A skiving machine is used in an industrial setting to cut or shave the edge of a moving strip of material into a desired shape or to create cross-sections of stock. Also called scarfing machines, skiving machines are commonly used in applications where uniform sizes and shapes are needed but are not obtainable using other manufacturing processes, such as cold rolling. Although skiving machines are most commonly used in the process of metalworking, they also see a significant amount of use in the edge shaping of leather and similar materials.

The process of using a skiving machine is called skiving or skivetek. Using a tungsten carbide blade, the skiving machine can cut metal and other materials with greater precision than many machine tools. Advances in the technology used in skiving machine parts has made these machine tools easier to use by introducing a floating blade system that moves both the blade and the material to achieve uniform sized cuts, rather than the older style machines that required careful adjustments of the stock to the blade to achieve the same effect.

Advances in the technology used in modern skiving processes have also made it possible to plane metal and other materials at slower speeds than were attainable in the past. Using vibration to simulate an increase in speed of the moving stock, the modern skiving machine is able to cut materials that would not have been possible in early machine tool shops. This ability to cut metal at a slower speed makes it possible to utilize the skiving machine in conjunction with low-speed welding on assembly lines.

Skiving machines are commonly used in the manufacture of automobile parts, including seat belt springs and hose clamps. These machines are also used to bevel the edges of metals used in the manufacture of pipes and tubing. This beveling allows the tubing product to be seam-welded in a way that avoids pinholes in the final product.

The electronic supply industry uses the skiving machine to create highly effective heat sinks. The skiving machine's cutting abilities are why these heat sinks can be made from a single piece of metal, thus allowing the heat sinks to transfer and dissipate heat more effectively. The process of skiving leaves the fins of the heat sink with a roughened texture that creates a greater surface area and further enhances heat dispersal.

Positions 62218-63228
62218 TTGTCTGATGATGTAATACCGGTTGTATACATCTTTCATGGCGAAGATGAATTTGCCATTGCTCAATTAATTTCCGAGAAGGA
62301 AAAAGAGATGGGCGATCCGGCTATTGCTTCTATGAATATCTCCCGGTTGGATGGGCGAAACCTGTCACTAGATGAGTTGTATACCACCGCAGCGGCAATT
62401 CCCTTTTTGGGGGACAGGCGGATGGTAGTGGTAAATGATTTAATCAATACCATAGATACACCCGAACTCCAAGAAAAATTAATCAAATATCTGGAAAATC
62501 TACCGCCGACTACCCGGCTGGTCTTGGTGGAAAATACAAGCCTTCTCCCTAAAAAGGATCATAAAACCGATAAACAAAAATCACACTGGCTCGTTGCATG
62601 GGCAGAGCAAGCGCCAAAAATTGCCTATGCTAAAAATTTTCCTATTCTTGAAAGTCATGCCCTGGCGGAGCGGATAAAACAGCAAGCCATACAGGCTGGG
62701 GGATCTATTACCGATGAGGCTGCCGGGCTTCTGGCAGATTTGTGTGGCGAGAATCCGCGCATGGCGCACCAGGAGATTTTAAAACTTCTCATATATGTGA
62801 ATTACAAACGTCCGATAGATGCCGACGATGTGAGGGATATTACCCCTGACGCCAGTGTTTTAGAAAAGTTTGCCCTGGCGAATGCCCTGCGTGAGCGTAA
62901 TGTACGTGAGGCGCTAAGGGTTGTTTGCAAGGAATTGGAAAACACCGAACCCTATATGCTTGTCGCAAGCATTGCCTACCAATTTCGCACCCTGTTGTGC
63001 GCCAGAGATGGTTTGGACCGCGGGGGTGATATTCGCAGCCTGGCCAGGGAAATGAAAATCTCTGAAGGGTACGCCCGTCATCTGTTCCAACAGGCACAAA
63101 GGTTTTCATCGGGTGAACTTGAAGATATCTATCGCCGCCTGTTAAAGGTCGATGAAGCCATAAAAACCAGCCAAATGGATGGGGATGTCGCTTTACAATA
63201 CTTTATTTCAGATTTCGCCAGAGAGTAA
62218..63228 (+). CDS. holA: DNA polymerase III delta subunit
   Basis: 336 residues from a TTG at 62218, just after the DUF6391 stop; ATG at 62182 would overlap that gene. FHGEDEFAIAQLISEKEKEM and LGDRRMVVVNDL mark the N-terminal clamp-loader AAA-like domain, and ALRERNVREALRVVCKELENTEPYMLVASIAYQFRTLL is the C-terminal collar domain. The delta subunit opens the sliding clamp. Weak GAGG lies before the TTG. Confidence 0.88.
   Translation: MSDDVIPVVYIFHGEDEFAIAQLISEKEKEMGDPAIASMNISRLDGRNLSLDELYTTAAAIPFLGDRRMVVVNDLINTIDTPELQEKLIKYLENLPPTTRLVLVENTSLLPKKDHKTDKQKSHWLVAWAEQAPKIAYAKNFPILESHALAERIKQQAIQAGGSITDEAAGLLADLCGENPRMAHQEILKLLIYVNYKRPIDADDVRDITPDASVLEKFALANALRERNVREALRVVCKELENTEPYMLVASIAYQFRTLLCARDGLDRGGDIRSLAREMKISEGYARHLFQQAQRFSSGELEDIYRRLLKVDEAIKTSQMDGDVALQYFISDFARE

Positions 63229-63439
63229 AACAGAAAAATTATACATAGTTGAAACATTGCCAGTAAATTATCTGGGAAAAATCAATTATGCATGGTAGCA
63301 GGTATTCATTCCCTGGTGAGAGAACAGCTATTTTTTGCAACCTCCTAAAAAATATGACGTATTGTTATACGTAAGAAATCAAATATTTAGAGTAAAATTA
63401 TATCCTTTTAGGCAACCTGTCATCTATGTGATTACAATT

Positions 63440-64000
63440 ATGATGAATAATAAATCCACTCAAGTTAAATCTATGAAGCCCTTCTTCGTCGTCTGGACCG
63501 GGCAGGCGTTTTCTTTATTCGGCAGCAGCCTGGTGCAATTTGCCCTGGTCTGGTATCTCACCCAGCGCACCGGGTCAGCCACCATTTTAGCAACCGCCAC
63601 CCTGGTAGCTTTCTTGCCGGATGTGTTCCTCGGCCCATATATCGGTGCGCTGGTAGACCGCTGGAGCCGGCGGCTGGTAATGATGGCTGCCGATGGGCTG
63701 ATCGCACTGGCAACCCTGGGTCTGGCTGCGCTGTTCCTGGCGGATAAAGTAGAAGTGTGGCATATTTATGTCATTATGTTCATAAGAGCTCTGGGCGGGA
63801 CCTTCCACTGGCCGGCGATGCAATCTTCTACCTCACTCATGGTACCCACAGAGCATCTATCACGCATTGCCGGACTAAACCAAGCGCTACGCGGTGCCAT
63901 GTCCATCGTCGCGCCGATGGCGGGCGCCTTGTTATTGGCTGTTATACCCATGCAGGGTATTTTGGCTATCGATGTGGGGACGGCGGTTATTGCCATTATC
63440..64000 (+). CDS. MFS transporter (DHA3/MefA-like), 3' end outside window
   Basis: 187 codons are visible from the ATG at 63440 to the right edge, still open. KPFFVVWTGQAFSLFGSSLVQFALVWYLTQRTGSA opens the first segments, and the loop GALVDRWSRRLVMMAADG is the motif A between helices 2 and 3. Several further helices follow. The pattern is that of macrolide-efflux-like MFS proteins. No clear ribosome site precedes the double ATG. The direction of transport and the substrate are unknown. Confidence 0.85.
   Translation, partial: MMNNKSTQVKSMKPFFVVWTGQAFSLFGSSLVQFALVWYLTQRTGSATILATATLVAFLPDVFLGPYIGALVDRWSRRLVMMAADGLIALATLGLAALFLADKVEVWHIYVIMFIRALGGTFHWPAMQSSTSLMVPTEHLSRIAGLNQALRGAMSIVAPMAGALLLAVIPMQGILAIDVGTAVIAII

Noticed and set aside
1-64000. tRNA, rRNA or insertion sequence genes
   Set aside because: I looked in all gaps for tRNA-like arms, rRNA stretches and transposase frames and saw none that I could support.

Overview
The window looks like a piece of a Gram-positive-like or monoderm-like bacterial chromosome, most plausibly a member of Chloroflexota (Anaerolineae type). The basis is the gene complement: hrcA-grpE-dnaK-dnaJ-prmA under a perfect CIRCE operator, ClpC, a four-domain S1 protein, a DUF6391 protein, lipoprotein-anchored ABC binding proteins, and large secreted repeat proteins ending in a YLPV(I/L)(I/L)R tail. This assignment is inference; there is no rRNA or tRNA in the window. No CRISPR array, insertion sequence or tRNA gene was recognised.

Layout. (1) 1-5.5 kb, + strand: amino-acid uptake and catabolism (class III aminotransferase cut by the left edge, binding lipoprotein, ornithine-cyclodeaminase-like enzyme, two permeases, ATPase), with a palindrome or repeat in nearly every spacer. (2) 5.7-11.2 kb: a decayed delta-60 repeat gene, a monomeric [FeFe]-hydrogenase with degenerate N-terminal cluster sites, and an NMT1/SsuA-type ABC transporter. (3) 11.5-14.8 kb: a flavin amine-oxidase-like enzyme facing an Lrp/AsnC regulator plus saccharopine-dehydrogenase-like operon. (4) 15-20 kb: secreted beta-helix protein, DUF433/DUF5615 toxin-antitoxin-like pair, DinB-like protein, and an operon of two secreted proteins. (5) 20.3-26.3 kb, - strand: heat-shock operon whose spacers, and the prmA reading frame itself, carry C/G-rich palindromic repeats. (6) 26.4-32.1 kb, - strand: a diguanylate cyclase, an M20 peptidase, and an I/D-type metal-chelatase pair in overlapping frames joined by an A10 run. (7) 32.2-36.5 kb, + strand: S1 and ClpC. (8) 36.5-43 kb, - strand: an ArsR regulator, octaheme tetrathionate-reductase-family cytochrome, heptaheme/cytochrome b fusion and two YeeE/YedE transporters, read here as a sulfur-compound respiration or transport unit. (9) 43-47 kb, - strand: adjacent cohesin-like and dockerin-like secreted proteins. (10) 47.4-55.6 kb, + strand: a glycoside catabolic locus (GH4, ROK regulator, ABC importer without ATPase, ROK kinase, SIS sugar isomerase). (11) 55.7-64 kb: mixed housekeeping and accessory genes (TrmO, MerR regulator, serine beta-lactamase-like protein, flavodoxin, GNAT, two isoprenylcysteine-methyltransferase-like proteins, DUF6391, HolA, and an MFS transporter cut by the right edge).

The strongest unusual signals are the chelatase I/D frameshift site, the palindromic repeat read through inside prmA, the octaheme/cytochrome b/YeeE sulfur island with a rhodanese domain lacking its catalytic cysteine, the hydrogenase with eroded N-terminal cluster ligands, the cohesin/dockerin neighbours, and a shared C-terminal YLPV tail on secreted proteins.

Skived Heat Sinks

Skived copper heat sinks offer the maximum heat dissipation in applications that have high airflow and small space. The thermal conductivity of copper (~400 W/m-K) is the highest among all the commercial metals, and the skiving technology allows the heat sinks to have very thin fins, high aspect ratio and high fin density. Because the fins are an integral part of the base, skived copper heat sinks provide the best possible thermal conductivity between the fins and the base. When optimized to specific applications, skived copper heat sinks offer outstanding performance over any other thermal solutions within the small space. In some applications, the skiving technology is also the most cost-effective and reliable method of producing heat sinks that meet high thermal demands.Skived heat sinks are manufactured by peeling fins from a bar of solid copper or aluminum, using a sharp and accurately controlled blade tool. The tool shaves a small thickness of the material, lifts it up and bends it vertically to form the fin. The final heat sink can be machined using normal fabrication techniques, such as CNC machining. Skived heat sinks require minimal tooling cost, which makes it a cost effective solution. Skived heat sinks can also be customized with embedded heat pipes to further improve performance.

Features and Benefits

Very thin fins and very high fin density

Maximum heat dissipation under forced convection (with high airflow)

No interface joint (or thermal resistance) between the fins and base

Very high aspect ratio (up to 50)

Minimal tooling cost

Short lead time

Can have embedded heat pipes to further boost performance

Anti-oxidation surface treatment helps extend serving time

Applications of Skived Heat Sinks

Skived copper heat sinks deliver maximum heat dissipation in applications with limited space and high levels of ventilation. They are a cost effective solution when considering the low tooling cost and the optimized fin surface area.

Skived fin heat sinks are commonly found in the following applications:

Computers and electronic components

Telecommunication equipment

Industrial equipment and components

Lighting lamps and household appliances industry

Automotive components

Design Guidelines

The following parameters are the limitation and/or recommended values for skived heat sinks with high quality and low cost.

Material: Copper (C11000) or Aluminum (6063/1060)

Maximum width: unlimited

Maximum fin length: 500 mm (20″)

Maximum fin height: 100 mm (4”)

Recommended fin height: